New CEQA SB 743 Transportation Guidelines Finally Finalized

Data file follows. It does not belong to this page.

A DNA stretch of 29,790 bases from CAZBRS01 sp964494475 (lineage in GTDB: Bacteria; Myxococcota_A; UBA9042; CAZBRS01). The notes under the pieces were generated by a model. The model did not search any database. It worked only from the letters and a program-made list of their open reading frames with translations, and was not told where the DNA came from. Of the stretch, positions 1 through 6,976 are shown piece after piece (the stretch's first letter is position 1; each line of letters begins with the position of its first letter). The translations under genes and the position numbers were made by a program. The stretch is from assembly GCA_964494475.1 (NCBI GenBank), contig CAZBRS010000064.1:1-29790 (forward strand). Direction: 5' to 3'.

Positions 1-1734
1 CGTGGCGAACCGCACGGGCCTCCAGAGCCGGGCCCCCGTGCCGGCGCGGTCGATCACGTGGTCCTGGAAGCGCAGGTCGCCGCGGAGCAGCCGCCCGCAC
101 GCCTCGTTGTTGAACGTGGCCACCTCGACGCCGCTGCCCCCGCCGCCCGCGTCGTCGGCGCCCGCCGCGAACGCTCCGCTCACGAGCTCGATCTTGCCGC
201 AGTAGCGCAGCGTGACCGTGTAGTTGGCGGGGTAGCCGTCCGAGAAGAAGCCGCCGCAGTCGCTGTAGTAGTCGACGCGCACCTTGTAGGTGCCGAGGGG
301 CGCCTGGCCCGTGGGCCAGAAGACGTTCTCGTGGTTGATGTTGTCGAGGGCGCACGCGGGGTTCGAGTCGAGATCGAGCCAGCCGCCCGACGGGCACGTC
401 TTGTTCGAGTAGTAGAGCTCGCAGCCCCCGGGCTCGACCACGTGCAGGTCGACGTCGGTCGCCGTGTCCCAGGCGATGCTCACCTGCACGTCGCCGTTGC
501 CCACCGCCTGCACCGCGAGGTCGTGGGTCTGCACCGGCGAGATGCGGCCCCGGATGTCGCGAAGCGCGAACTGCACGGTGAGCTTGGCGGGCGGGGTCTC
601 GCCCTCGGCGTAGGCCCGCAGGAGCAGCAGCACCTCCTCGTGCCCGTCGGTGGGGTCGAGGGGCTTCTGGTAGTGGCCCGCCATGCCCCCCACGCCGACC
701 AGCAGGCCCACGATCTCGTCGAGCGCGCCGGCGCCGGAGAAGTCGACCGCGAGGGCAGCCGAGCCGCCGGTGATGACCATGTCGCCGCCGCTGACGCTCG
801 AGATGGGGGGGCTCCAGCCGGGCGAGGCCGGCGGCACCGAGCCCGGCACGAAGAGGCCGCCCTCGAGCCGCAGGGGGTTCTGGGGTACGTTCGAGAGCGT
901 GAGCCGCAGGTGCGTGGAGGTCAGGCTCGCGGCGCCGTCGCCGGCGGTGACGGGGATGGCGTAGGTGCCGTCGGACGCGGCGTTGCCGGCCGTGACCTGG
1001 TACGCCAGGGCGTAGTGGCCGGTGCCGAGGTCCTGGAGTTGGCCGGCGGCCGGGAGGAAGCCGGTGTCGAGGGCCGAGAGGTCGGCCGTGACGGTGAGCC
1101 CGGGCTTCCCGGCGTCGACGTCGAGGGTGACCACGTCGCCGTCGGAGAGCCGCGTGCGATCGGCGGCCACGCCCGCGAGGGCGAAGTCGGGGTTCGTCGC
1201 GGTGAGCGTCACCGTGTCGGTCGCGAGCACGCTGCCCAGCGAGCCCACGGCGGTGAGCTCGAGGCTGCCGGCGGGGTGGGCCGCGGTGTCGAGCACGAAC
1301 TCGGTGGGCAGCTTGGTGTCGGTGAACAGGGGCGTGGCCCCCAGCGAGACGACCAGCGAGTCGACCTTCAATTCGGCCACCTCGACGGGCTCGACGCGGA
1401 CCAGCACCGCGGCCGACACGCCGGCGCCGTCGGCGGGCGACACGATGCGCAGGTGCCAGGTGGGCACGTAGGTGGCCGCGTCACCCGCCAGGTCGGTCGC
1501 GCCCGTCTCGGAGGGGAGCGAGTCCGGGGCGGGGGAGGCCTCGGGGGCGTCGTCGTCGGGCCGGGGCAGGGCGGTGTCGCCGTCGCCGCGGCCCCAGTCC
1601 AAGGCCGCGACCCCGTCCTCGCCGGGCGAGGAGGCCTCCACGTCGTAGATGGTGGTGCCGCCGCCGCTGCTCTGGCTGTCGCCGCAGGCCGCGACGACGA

It took five years, but California has finally ditched an outdated and counter-productive metric for evaluating transportation impacts under the California Environmental Quality Act (CEQA). With the guidelines finalized on December 28th, a mere half-decade since the passage of SB 743 (Steinberg) in 2013, the state will ditch “auto delay” as a measure of project impacts and instead assess overall driving miles (VMT). You can see the new guidelines Section 15064.3. It’s a big deal. Now new projects like bike lanes, offices, and housing will be presumed exempt from any transportation analysis whatsoever under CEQA if they are within 1/2 mile of major transit or decrease driving miles over baseline conditions. That means significantly reduced litigation risk and processing time for these badly needed infill projects. Sprawl projects, meanwhile, will need to account for and mitigate their impacts from dumping more cars on the road for longer driving distances.…

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